Ray's the dead review

Ray’s the Dead Review – Bug-Filled Corpse (PS4)

Announced more than seven years ago—before the PlayStation 4 was even out—Ray’s the Dead is a Pikmin-like game that sees the recently deceased and freshly reanimated Ray controlling a horde of zombies in an attempt to stop an evil and nefarious plot and figure out the mysteries of his own death and rebirth as a member of the undead. Set to a funky ’80s vibe and filled to the brim with ’80s pop culture references, both overt and subtle, Ray’s the Dead features a great hand-drawn 2D aesthetic on a 3D world—a visually unique experience. Though more than seven years after its announcement and four years after we last previewed it at PSX 2016, Ray’s the Dead might have been rotting in its grave a little too long.

Ray’s the Dead Review – The Worms Crawl In…

Ray is a charismatic zombie with a special ability: he can get other zombies to follow him and perform tasks. Throughout the game, Ray recruits four types of zombies with various abilities: Basic zombies can attack in hordes and dig into tunnels. Dogs can restrain and stun other zombies and sniff out secrets. Large zombies do an AOE slam attack and can traverse through water, as well as slamming into objects. And Ninjas can stun large zombies and dole out big damage, though they have lower health. Various puzzles use the different zombies to varying effect, and encounters act as a bit of a rock, paper, scissors as you navigate which zombie type is strong against the enemies you are facing.

ray's the dead review

Throughout the campaign’s eight or so hours, Ray slowly gains access to all of these zombie types, trained to use their different abilities in very specific scenarios. Ray’s the Dead goes back and forth between Ray’s zombie present and his human past, offering a good variety of little offshoots and minigames utilizing the mechanics learned while uncovering the dark history of Ray’s life. However it often felt like after the forced training on each zombie type’s gameplay, it was rarely used again in meaningful ways, optional or otherwise. The dogs’ ability to sniff out hidden locations comes in handy a handful of times, while the Ninja’s ability to stealthily take out enemies using bushes only came up again one time that I can remember (and that time even glitched out on my so I just killed the enemies with slams from my big guy). By the time I got to the final boss battle, I was only using the basic zombie’s dig mechanics (and attacks) and the big guy’s object slam in a lackluster and overly lengthy final encounter.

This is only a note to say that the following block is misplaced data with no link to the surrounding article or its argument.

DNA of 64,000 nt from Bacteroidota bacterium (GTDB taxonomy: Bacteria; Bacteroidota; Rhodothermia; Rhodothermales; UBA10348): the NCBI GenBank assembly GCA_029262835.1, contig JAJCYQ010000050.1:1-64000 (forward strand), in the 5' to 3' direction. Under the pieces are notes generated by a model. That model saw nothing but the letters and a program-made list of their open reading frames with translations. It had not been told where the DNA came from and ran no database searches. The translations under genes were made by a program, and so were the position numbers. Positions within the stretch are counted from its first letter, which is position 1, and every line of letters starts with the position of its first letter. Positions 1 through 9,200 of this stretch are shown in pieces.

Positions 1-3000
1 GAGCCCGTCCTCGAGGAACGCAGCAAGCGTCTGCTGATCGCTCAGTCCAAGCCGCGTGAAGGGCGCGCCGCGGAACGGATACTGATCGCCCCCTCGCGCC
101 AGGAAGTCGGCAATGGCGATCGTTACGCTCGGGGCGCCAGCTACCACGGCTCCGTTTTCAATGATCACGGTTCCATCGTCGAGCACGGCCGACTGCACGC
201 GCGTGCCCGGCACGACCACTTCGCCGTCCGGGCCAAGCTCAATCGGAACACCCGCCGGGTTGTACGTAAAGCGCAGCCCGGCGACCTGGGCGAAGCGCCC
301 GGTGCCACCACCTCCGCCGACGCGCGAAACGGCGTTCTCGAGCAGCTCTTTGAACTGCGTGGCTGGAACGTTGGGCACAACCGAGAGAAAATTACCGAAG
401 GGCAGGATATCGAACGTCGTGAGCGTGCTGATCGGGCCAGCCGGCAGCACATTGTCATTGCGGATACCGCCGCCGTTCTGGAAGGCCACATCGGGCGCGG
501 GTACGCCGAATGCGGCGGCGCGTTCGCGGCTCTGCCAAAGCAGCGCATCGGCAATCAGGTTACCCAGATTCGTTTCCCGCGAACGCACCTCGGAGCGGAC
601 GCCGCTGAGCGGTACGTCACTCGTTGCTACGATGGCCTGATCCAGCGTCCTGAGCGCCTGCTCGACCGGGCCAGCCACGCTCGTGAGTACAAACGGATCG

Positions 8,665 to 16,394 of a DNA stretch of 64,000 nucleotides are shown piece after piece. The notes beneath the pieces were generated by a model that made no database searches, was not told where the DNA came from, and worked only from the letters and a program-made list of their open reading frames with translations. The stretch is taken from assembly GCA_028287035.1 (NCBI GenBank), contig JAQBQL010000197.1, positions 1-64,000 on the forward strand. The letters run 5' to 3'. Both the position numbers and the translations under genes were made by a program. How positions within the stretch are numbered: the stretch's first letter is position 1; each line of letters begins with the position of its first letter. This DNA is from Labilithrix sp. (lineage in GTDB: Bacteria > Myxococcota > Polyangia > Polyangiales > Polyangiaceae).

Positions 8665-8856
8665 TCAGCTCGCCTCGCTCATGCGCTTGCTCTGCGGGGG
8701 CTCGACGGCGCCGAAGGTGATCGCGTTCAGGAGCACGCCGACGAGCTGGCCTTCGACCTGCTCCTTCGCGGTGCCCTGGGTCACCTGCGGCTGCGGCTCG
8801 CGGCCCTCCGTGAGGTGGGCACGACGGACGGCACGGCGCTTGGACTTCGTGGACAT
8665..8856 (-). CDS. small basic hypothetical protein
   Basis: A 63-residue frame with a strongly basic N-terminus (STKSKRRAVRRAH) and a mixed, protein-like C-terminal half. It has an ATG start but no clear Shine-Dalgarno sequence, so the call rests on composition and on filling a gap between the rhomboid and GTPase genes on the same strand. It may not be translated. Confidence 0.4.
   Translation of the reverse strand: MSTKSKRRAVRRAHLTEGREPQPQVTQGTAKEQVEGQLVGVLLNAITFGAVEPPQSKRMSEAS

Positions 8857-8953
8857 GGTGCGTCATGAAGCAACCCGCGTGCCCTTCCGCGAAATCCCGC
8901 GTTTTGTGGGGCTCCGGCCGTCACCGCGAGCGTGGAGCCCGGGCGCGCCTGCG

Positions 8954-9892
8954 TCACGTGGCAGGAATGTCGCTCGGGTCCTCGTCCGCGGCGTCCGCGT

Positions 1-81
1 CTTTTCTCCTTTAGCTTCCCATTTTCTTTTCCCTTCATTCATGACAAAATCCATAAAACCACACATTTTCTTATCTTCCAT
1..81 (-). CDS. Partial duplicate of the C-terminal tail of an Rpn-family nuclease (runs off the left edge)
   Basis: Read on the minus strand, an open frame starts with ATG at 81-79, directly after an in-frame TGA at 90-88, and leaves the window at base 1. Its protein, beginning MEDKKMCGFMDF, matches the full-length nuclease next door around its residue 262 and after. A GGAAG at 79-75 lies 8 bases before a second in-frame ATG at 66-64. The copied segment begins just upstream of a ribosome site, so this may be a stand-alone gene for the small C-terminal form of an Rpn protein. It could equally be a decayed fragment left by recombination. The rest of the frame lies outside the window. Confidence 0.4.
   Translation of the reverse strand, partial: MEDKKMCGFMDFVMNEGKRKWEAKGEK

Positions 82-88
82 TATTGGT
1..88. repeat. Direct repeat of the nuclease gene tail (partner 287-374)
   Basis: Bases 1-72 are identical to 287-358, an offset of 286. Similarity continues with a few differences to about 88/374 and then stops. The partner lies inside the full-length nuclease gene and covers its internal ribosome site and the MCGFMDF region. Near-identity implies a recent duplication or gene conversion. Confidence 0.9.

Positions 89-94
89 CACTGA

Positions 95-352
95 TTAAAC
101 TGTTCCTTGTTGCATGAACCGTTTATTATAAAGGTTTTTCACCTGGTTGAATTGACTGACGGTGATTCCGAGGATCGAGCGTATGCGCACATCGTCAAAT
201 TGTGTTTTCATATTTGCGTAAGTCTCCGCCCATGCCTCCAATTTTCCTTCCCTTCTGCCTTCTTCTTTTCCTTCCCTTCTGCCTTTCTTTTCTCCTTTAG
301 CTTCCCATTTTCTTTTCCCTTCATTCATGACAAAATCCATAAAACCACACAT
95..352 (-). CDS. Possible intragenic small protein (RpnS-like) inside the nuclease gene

Flitting between the puzzle-based encounters and combat segments, Ray’s the Dead’s gameplay is often too cumbersome to comfortably manage the kinds of precise tasks the game throws at you. My overcoming almost any part of this game felt not like great management of my horde, but rather my stumbling and strong-arming my way through any situation. Roughly halfway through the game, combat takes a wild swing on the difficulty curve, feeling suddenly harshly unfair and unfun to play with everything it throws at you. It goes from requiring strategic use of your zombies to just putting you entirely on your heels and facing down near-impossible scenarios against dogs that rush you, lobbed molotovs exploding around your, chain-swinging jerks knocking out half your force, and big lumbering dudes with an AOE attack that is larger than it has any business being. Yes, all at the same time.

ray's the dead review

I’ve played and loved difficult games, but Ray’s the Dead doesn’t teach you anything through its tough encounters. It just randomly drops enemies with guns that wipe out your forces, dogs that rush in from solid objects, and terrible zombie AI that gets your necessary forces killed as they wander about stupidly. In some of the more intense encounters, the screen gets so incredibly jumbled with characters both human and zombie that at certain points I just threw up my hands and gave up even trying to figure out what was going on. I couldn’t even find my player character, let alone target the enemies that were re-murdering my undead forces. The difficulty balance across the game’s various encounters ends up wildly inconsistent, and that’s before factoring in the many bugs that plague it.

Ray’s the Dead Review – The Worms Crawl Out…